Mr. Speaker, today, my speech is about Bill C-266, which seeks to create Pope John Paul II Day.
I wanted to make this speech because this bill really bothered me in the sense that it made me think long and hard about what I should do. As a Catholic, I recognize the tremendous contribution that Pope John Paul II made to humanity, if you will. However, I am choosing to vote against this bill, and I think that it is important to explain why.
First, one of the issues that led to my decision is that Pope John Paul II is not Canadian. He is an important international figure who visited Canada, but he is not originally from here. It is also important to remember that the Pope is a head of state. This day would therefore recognize a foreign head of state, and I am a bit concerned that this would set a precedent. I would like to point out that this does not mean that Roman Catholics or Polish Canadians cannot celebrate the late Pope. These people can do so in a more general way without necessarily having a national day.
It is also important to understand that the other national days in Canada that recognize individuals are those to recognize Sir John A. Macdonald and Sir Wilfrid Laurier, who, as we all know, were historic prime ministers. There is also Raoul Wallenberg Day. This man was a great activist during the Second World War and he was made an honorary Canadian citizen.
Another issue I had was that people are not religious in order to get glory. When a person makes a commitment to God, especially in the Catholic Church, he does not do it for recognition or glory. Religious work is done humbly, discreetly and simply. Humility is like the ground in which other virtues grow. The gospels present it as the fundamental virtue.
Pope John Paul II worked in many areas. We all recognize his wonderful commitment to peace and to opening the lines of communication between religions. He was a political activist who was against Communism and political oppression. He worked to help youth and to reform the Roman Catholic Church. In my opinion, it is more important to recognize and remember these achievements than the person himself.
For instance, we could decide to have a national interfaith dialogue day to pay tribute to the late pope and remember the message that he was trying to send. In my view, celebrating the individual per se is not consistent with the fundamental tenet of humility in religion. That is why the best way to remember Pope John Paul II is by remembering his battles and ideals, and by continuing to spread his message.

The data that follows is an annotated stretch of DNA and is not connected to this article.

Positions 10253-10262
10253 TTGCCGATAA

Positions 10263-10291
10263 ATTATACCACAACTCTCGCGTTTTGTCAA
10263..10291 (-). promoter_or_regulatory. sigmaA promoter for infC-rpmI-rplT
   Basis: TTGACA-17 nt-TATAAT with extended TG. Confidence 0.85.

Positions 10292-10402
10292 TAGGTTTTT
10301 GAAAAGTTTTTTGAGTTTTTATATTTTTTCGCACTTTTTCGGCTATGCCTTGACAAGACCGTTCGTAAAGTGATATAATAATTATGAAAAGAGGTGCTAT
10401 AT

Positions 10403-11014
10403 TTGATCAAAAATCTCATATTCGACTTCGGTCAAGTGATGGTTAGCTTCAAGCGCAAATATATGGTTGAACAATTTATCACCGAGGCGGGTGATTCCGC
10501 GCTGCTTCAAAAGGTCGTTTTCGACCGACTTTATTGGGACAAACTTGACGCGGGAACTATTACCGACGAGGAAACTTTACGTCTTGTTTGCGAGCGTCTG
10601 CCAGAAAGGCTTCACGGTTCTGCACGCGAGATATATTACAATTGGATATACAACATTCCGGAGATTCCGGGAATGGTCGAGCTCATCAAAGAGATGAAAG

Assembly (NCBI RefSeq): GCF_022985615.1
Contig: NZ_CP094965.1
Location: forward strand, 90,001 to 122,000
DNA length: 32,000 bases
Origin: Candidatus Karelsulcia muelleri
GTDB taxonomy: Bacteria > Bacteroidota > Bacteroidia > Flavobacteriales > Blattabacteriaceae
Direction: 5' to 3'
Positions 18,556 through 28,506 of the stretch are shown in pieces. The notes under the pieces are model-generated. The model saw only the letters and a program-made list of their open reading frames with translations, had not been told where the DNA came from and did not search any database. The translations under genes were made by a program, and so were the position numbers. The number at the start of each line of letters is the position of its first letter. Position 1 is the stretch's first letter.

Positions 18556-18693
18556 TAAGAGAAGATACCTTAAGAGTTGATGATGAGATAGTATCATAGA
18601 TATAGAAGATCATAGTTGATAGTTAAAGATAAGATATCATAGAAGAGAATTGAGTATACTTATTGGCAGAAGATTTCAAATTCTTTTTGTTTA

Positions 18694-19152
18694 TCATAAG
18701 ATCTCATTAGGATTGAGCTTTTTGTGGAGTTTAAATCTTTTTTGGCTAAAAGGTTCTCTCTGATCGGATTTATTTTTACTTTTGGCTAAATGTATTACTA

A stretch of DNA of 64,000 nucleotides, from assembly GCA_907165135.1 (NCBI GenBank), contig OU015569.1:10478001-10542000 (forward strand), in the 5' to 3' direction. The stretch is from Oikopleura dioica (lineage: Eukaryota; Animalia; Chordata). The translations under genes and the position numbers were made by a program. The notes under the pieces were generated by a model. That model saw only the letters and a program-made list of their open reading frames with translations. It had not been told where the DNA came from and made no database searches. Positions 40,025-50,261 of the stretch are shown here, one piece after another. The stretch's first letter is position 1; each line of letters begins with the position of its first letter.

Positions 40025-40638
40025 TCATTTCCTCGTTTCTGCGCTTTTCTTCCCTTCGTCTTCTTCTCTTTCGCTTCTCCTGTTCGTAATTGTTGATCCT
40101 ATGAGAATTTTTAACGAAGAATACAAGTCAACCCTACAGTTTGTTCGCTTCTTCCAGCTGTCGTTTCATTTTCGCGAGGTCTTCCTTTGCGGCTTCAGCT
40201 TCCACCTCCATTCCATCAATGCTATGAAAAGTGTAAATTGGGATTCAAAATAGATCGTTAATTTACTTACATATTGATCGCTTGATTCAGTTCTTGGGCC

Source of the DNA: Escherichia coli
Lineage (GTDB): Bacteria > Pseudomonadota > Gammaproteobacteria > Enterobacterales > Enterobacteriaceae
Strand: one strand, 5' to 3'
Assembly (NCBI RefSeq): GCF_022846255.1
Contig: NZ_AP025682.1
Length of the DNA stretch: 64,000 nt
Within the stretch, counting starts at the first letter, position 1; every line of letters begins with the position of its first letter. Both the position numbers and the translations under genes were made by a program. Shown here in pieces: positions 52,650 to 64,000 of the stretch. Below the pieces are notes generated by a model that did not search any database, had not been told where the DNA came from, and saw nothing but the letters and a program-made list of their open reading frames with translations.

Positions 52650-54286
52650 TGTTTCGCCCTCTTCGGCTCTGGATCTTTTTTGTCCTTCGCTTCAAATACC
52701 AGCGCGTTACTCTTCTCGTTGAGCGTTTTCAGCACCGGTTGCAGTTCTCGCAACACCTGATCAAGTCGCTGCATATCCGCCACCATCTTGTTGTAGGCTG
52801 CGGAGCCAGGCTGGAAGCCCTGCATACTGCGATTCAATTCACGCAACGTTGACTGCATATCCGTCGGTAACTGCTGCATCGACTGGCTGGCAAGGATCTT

Another issue that came to mind as I was examining the bill is that he would become the only religious figure recognized in Canada. As we know, Canada is a secular country. Religious freedom is guaranteed, and the right to religion is recognized. Even the preamble to the Canadian Charter of Rights and Freedoms states: “Whereas Canada is founded upon principles that recognize the supremacy of God and the rule of law”.
However, I would like to point out that religious traditions in Canada are very diverse. We have Roman Catholics, Anglicans, Methodists, Orthodox Christians and Baptists. We have the various traditional religions of first nations and Inuit peoples. We have atheists, Jews, Orthodox Jews, Sikhs, Muslims, Buddhists, Hindus, Mormons, and the list probably goes on.
I think all we have to do is walk around our major Canadian cities to see that we have places of religious worship that belong to different religions in a number of places.
I do not think that recognizing a particular religious figure from a particular religion is necessarily the best way to celebrate Canadians in all their diversity. That might create some problems, if you will, or raise some concerns.
Everyone is free to celebrate their beliefs, but I do not think it is healthy or appropriate to recognize a pope or a particular faith more than another. That goes against Canada's religious diversity.
The problem is that I cannot see why we would celebrate one pope more than another. As I see it, every pope has contributed in his own way to building humanity and developing ideals and beliefs.
Choosing a pope in particular is as if we were not recognizing the work of the others. I take issue with that. In my view, a person becomes pope because he has worked very hard and has fought for many things. I do not like the idea of elevating one pope above the rest.
I also want to clarify that I really struggled with this bill. I spoke with priests in my riding and other people. I talked it over with them. I think they understood my views on this bill.
I come from a Catholic family. We even had a bishop in my family. My grandfather's brother was a long-time bishop of the diocese of Amos. Back home, people recognize him. They all know who he is.
I understand the idea of wanting to pay tribute to an important figure in this religion. However, I unfortunately do not believe that a national day is appropriate. I think that if we had truly wanted to celebrate his memory, we could have, for example, created a national day in honour of one of his ideals, such as peace. We could have commemorated the date that Pope John Paul II passed away. Someone advocated for that. I think it would have been important to acknowledge the ideals he fought for and not simply his name.
That is why I wanted to make this speech. I wanted to explain to people why I chose to vote against this bill, even though it was really difficult for me.
I recognize the work done by my colleague. I know that he worked hard on this bill and that he did it with the best of intentions. I sincerely hope that he understands or that he at least listened carefully to the issues and concerns I had regarding this bill.